*shakes tambourine and shuffles out*

International Romani Day

For International Romani Day I’m thinking of doing a little bit of an International Romani Awareness Day by using my twitter account to post a series of questions, on the hour every hour, followed briefly by an answer. A kinda IQ style quiz.

As yet I’m not quite sure of exactly what questions I am planning on asking but I think I’m looking at basic categories

International Romani Day – History.

Romani Culture and History;

The Holocaust

Romani Culture Today

Situation in Europe

Situation in UK

Situation World Wide

The problem is I’m always worried about getting something wrong or misrepresenting something. This is so incredibly important I don’t want to misinform people.

FAQ Gypsies and Travellers

Romany Gypsy and Traveller families have been an integral part of British society since before the time of King Henry VIII yet myths and misconceptions continue to be perpetrated in both the media and the public mind. At times it certainly seems that discrimination against Romany Gypsies and Travellers is the last acceptable form of racism.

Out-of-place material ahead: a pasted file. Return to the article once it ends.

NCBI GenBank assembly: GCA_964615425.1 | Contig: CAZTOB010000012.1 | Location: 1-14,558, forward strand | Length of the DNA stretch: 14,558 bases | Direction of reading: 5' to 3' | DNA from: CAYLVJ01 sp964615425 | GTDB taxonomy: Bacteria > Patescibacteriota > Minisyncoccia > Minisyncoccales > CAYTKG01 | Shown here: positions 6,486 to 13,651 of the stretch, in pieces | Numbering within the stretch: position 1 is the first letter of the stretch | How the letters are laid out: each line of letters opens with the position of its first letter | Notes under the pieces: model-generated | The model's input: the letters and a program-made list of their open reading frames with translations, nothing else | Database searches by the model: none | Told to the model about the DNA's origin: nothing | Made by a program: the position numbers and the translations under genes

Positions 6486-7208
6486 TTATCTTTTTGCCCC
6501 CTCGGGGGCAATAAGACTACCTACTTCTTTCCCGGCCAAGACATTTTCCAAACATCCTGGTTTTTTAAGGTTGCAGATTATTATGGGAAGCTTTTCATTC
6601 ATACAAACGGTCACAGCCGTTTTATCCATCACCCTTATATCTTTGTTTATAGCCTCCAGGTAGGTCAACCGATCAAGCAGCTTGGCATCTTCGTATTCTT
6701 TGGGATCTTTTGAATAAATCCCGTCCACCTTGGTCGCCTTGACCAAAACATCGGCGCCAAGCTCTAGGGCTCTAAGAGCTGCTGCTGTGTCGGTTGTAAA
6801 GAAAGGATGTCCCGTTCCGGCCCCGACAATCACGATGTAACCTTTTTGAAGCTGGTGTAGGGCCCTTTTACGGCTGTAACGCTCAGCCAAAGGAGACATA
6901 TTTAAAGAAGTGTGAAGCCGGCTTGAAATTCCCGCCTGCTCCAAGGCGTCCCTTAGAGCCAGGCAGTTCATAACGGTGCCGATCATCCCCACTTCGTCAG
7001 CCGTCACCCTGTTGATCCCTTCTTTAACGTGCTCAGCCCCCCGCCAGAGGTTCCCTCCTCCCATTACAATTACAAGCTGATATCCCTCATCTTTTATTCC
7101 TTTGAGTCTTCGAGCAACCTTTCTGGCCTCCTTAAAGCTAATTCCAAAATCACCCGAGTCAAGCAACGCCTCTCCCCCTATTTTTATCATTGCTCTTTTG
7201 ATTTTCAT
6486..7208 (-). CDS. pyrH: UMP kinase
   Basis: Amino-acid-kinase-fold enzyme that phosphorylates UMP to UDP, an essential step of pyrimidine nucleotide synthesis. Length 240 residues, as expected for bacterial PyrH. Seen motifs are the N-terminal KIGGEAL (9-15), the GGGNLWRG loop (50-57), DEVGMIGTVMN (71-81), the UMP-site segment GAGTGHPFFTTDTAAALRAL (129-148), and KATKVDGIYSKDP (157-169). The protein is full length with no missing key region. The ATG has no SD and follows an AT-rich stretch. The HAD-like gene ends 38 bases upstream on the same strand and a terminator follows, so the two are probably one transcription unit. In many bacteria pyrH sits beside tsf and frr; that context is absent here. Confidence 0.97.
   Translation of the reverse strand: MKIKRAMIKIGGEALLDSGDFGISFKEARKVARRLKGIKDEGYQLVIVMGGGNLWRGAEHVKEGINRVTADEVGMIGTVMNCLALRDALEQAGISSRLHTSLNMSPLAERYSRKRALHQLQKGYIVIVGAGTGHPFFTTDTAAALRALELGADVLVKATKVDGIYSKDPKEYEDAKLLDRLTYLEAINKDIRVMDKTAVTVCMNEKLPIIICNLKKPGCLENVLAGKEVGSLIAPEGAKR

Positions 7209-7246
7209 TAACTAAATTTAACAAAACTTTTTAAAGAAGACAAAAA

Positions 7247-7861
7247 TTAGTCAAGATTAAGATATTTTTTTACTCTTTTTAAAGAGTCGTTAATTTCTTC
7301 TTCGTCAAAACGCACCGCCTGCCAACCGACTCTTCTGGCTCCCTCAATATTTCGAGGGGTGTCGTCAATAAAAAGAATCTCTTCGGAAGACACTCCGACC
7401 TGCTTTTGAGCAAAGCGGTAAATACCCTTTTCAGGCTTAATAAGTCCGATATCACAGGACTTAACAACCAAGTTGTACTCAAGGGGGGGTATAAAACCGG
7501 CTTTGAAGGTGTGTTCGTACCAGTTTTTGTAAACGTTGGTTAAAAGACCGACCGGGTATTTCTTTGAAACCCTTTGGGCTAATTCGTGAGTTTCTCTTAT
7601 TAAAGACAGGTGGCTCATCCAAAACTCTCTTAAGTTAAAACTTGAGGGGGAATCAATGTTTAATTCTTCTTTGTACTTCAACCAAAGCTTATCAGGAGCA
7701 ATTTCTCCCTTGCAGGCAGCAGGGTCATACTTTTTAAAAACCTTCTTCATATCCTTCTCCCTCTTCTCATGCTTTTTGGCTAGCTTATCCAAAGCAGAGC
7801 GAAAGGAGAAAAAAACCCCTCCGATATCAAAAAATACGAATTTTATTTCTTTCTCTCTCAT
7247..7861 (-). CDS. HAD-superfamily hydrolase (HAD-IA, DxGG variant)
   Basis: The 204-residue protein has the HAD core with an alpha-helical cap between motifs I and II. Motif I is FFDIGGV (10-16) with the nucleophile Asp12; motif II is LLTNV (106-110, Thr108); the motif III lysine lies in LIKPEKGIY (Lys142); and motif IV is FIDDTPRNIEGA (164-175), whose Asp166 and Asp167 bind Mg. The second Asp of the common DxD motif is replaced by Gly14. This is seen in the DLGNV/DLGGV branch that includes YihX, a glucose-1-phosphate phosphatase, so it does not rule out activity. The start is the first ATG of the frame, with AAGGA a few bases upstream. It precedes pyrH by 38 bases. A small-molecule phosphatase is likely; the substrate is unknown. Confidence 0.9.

Below are a series of FAQ and the truth on the matter.

MYTH – Gypsies and Travellers are thieves and criminals!

FACT – There is no evidence of higher crime rates amongst Gypsies and Travellers. Whilst some are involved in crime, just as in any other community, members of the Gypsy and Traveller communities are statistically underrepresented in the prison population.

Media reports and images are often inaccurate and discriminatory.

Some settled people engage in criminal activity, it is not assumed that this is a characteristic of all settled people.

MYTH – Gypsies and Travellers don’t pay tax!

FACT – Like everyone else Gypsies and Travellers pay road tax, VAT on goods and services, and income tax when working or self-employed. They also pay council tax and licence fees on their homes.

MYTH – Gypsies and Traveller live outside the law!

FACT – There is no evidence for above average crime rates amongst Gypsies and Travellers, likewise all taxes are paid.

Unfortunately housing is one of the biggest problems both Romany and Traveller families face.

Since 1994 councils have not be obliged to provide sites for Gypsy and Traveller families, this has lead to homeless Gypsies and Travellers having to stop in unsuitable, often dangerous locations. In 2002 Government research estimates that at least 4500 additional pitches are needed nationally.